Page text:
Student Well-Being What the Research Says

CDC: COVID Outbreaks Far Higher at Schools Without Mask Mandates

By Sarah D. Sparks — September 24, 2021 3 min read
Two students wearing masks and backpacks in front of lockers.
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In the first month of school alone, more than 1,800 schools nationwide have been forced to close or move to virtual learning because of pandemic outbreaks, new federal data show—but schools that required universal masking were much less likely to see widespread infection.

That’s the upshot of new research on the post-Delta school landscape, released Friday afternoon by the Centers for Disease Control and Prevention. Researchers in two studies analyzed overall child coronavirus infections in 520 counties with different school masking policies, as well as specific outbreaks in schools in the two largest districts in Arizona.

Nearly 250 districts nationwide, as well as 384 additional individual schools, have had to close at least one day because of outbreaks since the 2021-22 school year began in August, one of the studies found. Those closures reduced in-person learning time for more than 933,000 K-12 students. Georgia, Kentucky, Tennessee, and Texas each had more than 250 schools closed due to outbreaks in August, with the closures in Tennessee topping 400. Both Tennessee and Texas bar school districts from requiring face masks, while Georgia and Kentucky allow school districts to decide mask mandates.

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Image of a face mask on school notebook.
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In Pima and Maricopa counties in Arizona, researchers led by Megan Jehn of Arizona State University compared outbreaks in schools that required universal masking indoors from the first day of school to those in schools that implemented mask requirements later or not at all. Of about 1,000 schools in the districts, about 48 percent never required masks; 21 percent required masks from day one; and 31 percent required masks after a few weeks.

The study found schools that required all students and staff on campus to wear face masks—regardless of whether or not they were vaccinated—were 3.5 times less likely to have a coronavirus outbreak by mid-September than schools that didn’t implement masking, after controlling for other factors in the schools.

‘Past time’ to require masks, says schools chief

Arizona Schools Superintendent Kathy Hoffman, who has been fighting against Gov. Doug Ducey’s statewide ban on mask mandates, said the results suggest it is “past time” for schools to be able to require masks.

“It is irresponsible of the state government to stand in the way of local leaders making decisions that protect the health and safety of their students and staff,” Hoffman said in a tweet. “Until we have suppressed community spread by vaccinating more individuals, including children under 12, universal masking will continue to be a critical tool in limiting the spread of the virus in our schools.”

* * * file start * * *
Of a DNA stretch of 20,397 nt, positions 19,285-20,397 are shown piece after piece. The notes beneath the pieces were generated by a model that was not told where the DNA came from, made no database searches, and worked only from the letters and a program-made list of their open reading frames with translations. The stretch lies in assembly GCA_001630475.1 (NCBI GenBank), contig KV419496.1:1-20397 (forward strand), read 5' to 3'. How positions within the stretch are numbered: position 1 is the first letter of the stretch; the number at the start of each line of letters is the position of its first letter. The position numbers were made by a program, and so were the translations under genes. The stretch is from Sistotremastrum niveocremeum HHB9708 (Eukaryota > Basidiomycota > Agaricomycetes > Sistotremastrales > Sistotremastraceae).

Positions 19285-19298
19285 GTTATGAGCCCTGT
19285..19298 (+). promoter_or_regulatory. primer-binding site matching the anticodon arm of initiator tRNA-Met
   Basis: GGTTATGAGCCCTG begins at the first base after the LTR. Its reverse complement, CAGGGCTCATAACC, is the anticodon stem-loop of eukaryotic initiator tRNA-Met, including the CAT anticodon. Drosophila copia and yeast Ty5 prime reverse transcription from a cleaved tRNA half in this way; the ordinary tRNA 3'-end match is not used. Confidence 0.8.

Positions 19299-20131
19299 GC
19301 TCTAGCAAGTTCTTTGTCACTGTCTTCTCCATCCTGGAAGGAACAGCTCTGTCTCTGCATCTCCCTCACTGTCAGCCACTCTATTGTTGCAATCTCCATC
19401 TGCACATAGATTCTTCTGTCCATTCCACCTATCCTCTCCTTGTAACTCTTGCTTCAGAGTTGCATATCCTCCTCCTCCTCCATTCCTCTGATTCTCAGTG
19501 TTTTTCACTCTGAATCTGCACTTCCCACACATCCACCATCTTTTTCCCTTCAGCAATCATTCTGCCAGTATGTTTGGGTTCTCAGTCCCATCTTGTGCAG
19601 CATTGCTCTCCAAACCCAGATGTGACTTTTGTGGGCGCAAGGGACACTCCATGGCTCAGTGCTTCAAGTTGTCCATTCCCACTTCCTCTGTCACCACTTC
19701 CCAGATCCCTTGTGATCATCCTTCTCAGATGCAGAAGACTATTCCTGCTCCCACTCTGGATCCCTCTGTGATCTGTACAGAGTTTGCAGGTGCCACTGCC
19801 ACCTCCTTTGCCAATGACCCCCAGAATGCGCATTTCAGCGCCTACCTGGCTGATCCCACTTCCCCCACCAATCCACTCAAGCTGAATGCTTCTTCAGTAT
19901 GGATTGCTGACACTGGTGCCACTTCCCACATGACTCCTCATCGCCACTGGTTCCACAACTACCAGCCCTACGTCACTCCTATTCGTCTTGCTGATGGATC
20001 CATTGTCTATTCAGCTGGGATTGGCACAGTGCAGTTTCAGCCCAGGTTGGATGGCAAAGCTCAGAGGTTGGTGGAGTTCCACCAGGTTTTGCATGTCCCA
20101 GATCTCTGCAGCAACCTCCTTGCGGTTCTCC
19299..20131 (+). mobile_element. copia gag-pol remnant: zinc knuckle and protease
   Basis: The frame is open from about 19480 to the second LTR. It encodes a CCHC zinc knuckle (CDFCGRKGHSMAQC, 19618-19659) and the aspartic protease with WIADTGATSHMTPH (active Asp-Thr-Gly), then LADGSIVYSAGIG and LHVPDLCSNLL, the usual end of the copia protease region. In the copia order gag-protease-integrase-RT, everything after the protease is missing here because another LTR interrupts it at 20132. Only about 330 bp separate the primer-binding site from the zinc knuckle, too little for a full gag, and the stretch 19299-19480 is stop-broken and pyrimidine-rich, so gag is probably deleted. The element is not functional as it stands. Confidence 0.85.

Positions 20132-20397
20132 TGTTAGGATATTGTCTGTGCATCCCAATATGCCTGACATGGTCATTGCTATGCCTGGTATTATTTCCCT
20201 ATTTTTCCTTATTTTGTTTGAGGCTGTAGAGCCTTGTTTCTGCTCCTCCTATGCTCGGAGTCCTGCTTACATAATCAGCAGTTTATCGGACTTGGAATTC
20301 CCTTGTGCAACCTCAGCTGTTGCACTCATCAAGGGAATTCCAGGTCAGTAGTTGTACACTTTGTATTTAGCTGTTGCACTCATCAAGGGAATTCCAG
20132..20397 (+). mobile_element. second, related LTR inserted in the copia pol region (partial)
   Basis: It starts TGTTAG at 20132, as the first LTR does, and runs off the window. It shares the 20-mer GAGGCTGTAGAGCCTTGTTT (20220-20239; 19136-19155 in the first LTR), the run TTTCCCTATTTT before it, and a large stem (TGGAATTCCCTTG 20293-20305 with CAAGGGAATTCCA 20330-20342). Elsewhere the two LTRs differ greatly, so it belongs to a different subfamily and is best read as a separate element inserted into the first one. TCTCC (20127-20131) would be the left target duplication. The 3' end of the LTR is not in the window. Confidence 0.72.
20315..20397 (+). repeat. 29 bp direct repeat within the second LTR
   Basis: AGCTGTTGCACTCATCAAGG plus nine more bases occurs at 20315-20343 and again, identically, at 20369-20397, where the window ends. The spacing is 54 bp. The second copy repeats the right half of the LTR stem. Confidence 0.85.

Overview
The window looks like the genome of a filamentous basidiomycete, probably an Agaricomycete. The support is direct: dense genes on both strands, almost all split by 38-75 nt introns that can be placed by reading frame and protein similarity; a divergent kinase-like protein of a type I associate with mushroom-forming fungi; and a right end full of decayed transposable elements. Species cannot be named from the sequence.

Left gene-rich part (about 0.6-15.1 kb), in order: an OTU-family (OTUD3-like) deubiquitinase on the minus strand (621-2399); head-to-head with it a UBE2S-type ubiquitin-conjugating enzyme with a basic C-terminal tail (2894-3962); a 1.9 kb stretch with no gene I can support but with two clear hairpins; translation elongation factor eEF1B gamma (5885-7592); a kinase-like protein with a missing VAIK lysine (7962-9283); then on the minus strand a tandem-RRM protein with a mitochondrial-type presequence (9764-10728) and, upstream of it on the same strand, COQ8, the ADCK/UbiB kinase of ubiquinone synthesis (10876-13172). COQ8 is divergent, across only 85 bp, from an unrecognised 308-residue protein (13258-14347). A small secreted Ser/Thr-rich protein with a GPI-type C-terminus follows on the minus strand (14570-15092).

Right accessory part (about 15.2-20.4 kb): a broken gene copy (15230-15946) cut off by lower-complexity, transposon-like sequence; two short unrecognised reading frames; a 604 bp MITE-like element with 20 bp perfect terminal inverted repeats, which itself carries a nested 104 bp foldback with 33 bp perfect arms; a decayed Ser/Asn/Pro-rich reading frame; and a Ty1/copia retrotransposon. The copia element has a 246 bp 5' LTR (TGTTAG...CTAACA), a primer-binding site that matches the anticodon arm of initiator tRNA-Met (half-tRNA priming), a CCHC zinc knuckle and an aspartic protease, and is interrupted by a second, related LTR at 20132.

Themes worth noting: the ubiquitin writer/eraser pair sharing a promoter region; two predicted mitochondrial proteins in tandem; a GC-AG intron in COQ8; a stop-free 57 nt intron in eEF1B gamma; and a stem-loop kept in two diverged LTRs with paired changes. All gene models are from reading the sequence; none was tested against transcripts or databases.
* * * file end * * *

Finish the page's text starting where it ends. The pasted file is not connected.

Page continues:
A separate study also found that nationwide, counties where schools did not require face masks had bigger jumps in the rates of children under 18 contracting COVID-19 once school started. Researchers compared child infection rates in July, before school started, to those through Sept. 4. About two weeks after the start of school—the normal range for new COVID-19 infections to show symptoms—the daily pediatric case rates jumped by about 16 per 100,000 for children in counties with school masking, compared to nearly 35 per 100,000 for children in counties without school masking.

The study covered all pediatric COVID-19 cases, not just those among school-age children, and it did not control for the levels of teacher or student vaccination in each school, but researchers pledged a follow-up study to look at these factors.

Though prior studies have also suggested masking, vaccination, and regular COVID-19 testing can reduce the spread of COVID-19 in schools, states and districts have been mired in legal battles for months over whether and when to require teachers and students to wear face masks.

Tobin Novasio, the superintendent for the Lockwood school district in Montana, said he doubts research will sway policymakers in his community.

“The pendulum has kind of swung in our district, and I think the [school] board, they’re hearing so much from the anti-maskers that it’s going to be a difficult call for us to ever go to require masking,” he said. “We are implementing other mitigation strategies, but masking has become such a flashpoint. ... I think that people are so dug into their positions, that it will take personal exposure, personal impact to get people to change where they are at at this point.”

School Mask Mandates at a Glance

A version of this article appeared in the October 06, 2021 edition of Education Week as CDC Director Approves Booster Shots For Teachers, Reversing Panel’s Decision

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